Why I Turned out the way I did

March 22, 2012
By
More by this author
When I was thirteen, I packed up my school things and transferred to Immanuel Lutheran Middle School in Palatine, Illinois. I didn’t mind it one bit; I was the one who made the decision to move. My mother and father knew I wasn’t happy at Plum Grove Junior High, and they consented with my plan to leave the school behind and finish my last year of middle school in a private institution. Though it was a mere mile or two away, it felt like I had entered into an alternate universe. Where there were 30 students in just one class back at Plum Grove, there were 30 students in our whole 8th grade class at Immanuel. The children were so different than those at my old school, and curriculum was centered on a more religious viewpoint. At first, it seemed so surreal; classrooms with fifteen students per class room, lunch with the teachers, chapel every Wednesday, we even had recess. I learned many lessons here, and made many friends. It was here that I met one of my best friends; Bekah Devine.
Bekah was a loud-mouthed, in-your-face girl with an attitude to match. She was the biggest challenge I ever had to deal with that year. However, one day during chapel, she sat next to me and it was there we decided we were going to be friends. She introduced me to the love of Christ, and basketball.
Immanuel Lutheran had an amazing basketball program, the ILS Bobcats. Coaches taught the girls discipline through hard work, sweat, blood, tears, and love of the Lord. I joined that team knowing hardly a wink of how to play the sport. It didn’t matter; I was going to be taught how to play whether I liked it or not. I became a good basketball player, not particularly in a certain position, but in a strong work ethic overall athletically. We placed 2nd in State that year, and 4th at Nationals; the year after, the Bobcats won both State and Nationals overall. That sport taught me how to be a team player, and it’s helped me in life ever since.
After basketball, I continued other various sports and activities, one of which landed me a lead in our school play that year, Pirates of Penzance. You have to understand, theater had always been one of my passions in life, that and my love for religion. I was cast as Ruth, the mother-figure to the main character Frederic. It was a big role and took up much of my spring that year, but it gave me a chance to outlet my theatrical abilities and talents. It also helped me make a lot more friends in that aspect of my life.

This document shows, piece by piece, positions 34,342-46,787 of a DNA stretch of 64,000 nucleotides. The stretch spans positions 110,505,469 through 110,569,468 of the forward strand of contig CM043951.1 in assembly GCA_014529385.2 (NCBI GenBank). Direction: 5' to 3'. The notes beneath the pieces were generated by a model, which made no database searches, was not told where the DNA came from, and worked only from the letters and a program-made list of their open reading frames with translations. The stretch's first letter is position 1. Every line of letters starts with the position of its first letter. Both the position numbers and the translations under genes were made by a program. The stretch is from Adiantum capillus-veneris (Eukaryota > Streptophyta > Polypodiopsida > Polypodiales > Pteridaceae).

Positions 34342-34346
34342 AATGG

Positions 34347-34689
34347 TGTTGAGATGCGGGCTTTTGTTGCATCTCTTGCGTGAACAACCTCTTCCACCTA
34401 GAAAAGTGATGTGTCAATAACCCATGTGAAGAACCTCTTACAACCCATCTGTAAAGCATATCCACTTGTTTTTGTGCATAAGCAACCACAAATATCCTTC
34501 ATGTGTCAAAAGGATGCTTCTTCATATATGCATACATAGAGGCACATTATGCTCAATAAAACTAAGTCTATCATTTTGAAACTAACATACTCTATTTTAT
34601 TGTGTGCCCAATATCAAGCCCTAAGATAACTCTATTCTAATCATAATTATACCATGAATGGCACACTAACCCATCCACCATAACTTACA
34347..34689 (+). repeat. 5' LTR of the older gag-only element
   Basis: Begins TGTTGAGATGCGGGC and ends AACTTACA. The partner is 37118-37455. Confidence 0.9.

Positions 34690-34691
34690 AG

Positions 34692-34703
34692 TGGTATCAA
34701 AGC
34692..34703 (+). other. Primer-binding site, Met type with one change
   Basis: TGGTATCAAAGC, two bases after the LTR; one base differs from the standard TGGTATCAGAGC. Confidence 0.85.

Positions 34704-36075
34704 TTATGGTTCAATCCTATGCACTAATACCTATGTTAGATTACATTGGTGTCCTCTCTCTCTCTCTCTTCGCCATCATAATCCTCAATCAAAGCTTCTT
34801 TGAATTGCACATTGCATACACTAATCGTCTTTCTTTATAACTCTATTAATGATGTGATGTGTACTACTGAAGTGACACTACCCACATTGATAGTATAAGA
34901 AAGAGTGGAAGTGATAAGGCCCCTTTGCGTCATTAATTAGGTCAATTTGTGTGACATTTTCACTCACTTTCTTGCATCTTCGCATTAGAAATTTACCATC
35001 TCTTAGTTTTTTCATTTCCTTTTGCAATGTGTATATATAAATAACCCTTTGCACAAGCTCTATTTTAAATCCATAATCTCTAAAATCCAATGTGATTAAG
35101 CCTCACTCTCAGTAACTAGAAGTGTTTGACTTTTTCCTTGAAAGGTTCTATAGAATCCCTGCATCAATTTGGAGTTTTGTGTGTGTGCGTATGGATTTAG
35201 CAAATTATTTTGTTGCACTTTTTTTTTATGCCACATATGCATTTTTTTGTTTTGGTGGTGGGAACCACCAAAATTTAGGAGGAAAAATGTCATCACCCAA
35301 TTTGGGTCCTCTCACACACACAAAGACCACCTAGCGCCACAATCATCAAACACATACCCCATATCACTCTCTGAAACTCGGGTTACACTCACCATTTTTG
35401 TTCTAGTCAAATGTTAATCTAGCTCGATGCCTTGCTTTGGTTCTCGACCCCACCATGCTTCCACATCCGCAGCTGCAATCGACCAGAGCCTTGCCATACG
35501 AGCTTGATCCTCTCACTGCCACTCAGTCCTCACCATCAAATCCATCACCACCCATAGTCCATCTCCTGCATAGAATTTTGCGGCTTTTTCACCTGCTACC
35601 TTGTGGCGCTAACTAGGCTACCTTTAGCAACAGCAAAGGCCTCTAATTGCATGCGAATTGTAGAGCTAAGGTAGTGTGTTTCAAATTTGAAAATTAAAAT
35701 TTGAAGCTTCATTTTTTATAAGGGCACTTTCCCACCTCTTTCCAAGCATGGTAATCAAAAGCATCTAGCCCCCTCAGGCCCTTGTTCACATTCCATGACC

What really impacted me during my stay at Immanuel though, were my religion class and our chapel services. My religion class was taught by our history/religion teacher, Mr. Saunders. Mr. Saunders was a unique man, both brilliant, and a little crazy. He loved telling jokes and if we didn’t laugh, he just figured we didn’t understand the joke and henceforth continued to explain the joke to us in hopes that we would find his humor and laugh in response. We however, knew the reality of the situation which was; his jokes really just weren’t all that funny. Either way, he taught a mean religion class. It sparked many a days of heated debates, questions, and scripture memorization. Within that class, I memorized 12 passages in the Bible and by the end of the year I was able to recite them word-for-word and cite the Book and Verse of each passage by heart. He taught us that, in the world we live in, we must question everything and anything, which all revolves around the Lord.
My schooling at Immanuel was rigorous, heart-wrenching, mind-opening, inspiring and most importantly, a worthwhile experience which gave me friends that I still have to this day. It was here that I learned to live freely again and it was here that I found God.





Post a Comment

Be the first to comment on this article!

bRealTime banner ad on the left side
Site Feedback